Warrior [Blu-Ray] Gavin O'Conner

Warrior [Blu-Ray] Gavin O'Conner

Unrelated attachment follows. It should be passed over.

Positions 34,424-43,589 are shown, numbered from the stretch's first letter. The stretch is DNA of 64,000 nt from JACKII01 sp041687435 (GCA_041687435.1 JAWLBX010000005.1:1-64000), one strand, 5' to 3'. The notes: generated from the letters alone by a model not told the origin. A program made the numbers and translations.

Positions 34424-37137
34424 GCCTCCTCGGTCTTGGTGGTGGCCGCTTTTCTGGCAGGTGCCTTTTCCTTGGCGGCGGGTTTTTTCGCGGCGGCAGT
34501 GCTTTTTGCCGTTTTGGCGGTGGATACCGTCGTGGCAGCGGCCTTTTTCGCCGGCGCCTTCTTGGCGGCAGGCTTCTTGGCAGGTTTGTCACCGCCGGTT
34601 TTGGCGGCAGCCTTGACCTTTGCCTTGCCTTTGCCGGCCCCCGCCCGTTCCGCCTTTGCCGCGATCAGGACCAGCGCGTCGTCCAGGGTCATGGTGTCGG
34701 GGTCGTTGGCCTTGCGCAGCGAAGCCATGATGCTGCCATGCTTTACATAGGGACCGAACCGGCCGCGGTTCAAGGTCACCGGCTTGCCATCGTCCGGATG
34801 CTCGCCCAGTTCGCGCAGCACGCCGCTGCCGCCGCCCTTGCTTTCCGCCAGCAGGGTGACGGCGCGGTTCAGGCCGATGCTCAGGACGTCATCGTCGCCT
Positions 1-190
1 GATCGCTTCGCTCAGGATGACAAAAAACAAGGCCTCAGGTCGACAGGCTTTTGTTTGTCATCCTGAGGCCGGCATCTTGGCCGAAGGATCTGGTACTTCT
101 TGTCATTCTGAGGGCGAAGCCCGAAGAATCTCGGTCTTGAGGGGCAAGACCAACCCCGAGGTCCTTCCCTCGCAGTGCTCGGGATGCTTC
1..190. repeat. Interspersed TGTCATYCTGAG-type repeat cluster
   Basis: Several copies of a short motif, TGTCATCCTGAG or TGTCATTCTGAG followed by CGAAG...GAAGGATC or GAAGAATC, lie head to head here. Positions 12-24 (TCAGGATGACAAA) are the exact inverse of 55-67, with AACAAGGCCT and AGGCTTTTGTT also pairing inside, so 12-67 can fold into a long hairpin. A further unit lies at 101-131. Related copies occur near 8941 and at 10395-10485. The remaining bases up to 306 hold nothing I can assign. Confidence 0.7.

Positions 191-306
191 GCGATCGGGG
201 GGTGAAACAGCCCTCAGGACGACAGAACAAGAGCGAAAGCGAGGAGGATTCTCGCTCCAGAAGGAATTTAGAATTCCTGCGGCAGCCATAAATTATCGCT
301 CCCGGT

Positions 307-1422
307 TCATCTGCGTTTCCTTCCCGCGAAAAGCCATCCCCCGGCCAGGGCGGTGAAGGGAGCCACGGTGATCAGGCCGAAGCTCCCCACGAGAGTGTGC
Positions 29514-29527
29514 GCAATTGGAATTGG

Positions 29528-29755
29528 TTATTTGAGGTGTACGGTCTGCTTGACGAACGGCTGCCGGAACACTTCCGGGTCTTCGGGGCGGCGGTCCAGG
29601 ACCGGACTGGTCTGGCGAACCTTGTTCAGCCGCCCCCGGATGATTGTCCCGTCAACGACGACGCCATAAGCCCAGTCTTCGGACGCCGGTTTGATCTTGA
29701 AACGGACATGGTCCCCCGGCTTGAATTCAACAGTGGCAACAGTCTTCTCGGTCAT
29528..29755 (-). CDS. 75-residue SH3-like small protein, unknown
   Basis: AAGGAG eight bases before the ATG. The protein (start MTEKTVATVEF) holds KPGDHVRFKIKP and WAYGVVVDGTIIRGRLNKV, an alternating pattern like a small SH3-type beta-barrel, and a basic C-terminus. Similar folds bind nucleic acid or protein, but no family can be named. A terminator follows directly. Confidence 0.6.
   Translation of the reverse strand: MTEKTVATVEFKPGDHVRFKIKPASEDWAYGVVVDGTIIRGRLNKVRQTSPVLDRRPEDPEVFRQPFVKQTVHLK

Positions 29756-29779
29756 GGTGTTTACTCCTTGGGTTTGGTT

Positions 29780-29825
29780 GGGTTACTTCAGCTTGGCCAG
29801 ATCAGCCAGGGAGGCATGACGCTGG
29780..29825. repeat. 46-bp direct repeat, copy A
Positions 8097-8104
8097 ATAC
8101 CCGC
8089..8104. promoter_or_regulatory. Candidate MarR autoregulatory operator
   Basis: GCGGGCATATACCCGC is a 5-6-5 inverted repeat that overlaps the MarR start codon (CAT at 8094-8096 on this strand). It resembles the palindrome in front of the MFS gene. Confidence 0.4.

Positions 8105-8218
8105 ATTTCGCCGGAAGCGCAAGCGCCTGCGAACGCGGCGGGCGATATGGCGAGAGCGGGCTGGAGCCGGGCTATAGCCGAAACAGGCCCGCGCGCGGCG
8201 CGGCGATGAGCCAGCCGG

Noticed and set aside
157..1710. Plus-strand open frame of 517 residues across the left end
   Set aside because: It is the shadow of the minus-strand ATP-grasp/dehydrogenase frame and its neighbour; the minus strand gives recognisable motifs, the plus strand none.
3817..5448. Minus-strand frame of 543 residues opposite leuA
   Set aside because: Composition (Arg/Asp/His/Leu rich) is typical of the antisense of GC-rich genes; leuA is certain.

Mixed Martial Arts now has its Rocky. Why Gavin O'Connor's story of two estranged brothers reunited in the cage wasn't more publicly lauded or positioned as Oscar-bait most likely boils down to a lack of an iconic theme or gimmicky meat punching. Warrior is more concerned with the emotional complexity of its characters, their relationships and displaying the extremely physical sport as authentically as possible. Think gut punches administered instead of heartstrings tugged. Tom Hardy (Inception) has the simmering rage of a wounded animal as Tommy, showing up at his father's place for a chat after years of military service. While their history isn't explicitly stated, it's swiftly made clear that Tommy's dad, Paddy (Nick Nolte), was an abusive alcoholic. A former high school wrestling phenom, Tommy decides to get into MMA to make some cash and enlists his father to train him again, as long as he doesn't try to seek forgiveness or otherwise dredge up their painful past. In contrast to Tommy's gradually revealed motives and background, the filmmakers lay elder brother Brendan's (Joel Edgerton, Animal Kingdom) cards on the table straight away. Brendan is a college physics professor running into financial trouble with his mortgage payments. To supplement his income, he takes scrappy MMA bouts in parking lots. Through separate but equally compelling circumstances, Tommy and Brendan end up competing for a massive prize purse at the world's biggest MMA tournament, Sparta. Being a masculine sports movie, clichés (like the threat of an undefeated foreign fighter) are present, but handled with grace. Designing the obligatory training montage as a series of interlocking frames is a good way of both cramming in two fighters' worth of shots and acknowledging that such sequences can be narratively disruptive by making it intentionally so. Both Hardy and Edgerton give award-worthy performances, but it's Nick Nolte's turn as the broken, repentant father who knows he won't find forgiveness that'll most likely get a nod. As effective and tastefully understated as the family drama is, the authentically staged fight scenes propel the film towards an increasingly exhilarating climax. Aside from the two stars, the rest of the combatants are legitimate MMA competitors and an almost unrecognizable Kurt Angle (of WWE and Olympic fame). The extensive special features put a lot of emphasis on the fight training, especially in the making-of documentary, which, in this case, really is more like a documentary in its attention to detail than a typical desultory production feature. World-class trainer Greg Jackson first shows up here, but the fascinating renaissance man of fighting is also subject to his own feature, "Philosophy in Combat," in which he discusses instructing the on-screen trainer and his mission to uncover the underlying principles common to all artistic disciplines. "Brother vs. Brother" is a comparison between finished fight footage and pre-visualization shots with actors and stunt doubles. There's a single deleted scene with optional commentary, a gag reel mostly featuring the goofing of Bryan Callen (MADtv) as the fight announcer, feature commentary with the filmmakers and Joel Edgerton and "Full Contact," an enhanced viewing mode that sees Gavin O'Conner lead a discussion of the film with various cast and crew members while it plays in the bottom corner of the screen. Finally, "Simply Believe" is a tribute to Charles "Mask" Lewis Jr., co-founder of MMA clothing company Tapout, and all-around inspirational community builder who died in a car accident just prior to the film's start. A mix of archival footage and interviews with his many friends give a little look at his life, philosophy and his integral role in opening the door to the MMA world for O'Connor. Empathetic viewers might well tear up during footage of his eulogy. With features of this quality supporting what is quite possibly the best film ever made about men punching out their emotions in a sanctioned sporting event, Warrior is essential viewing. (Alliance)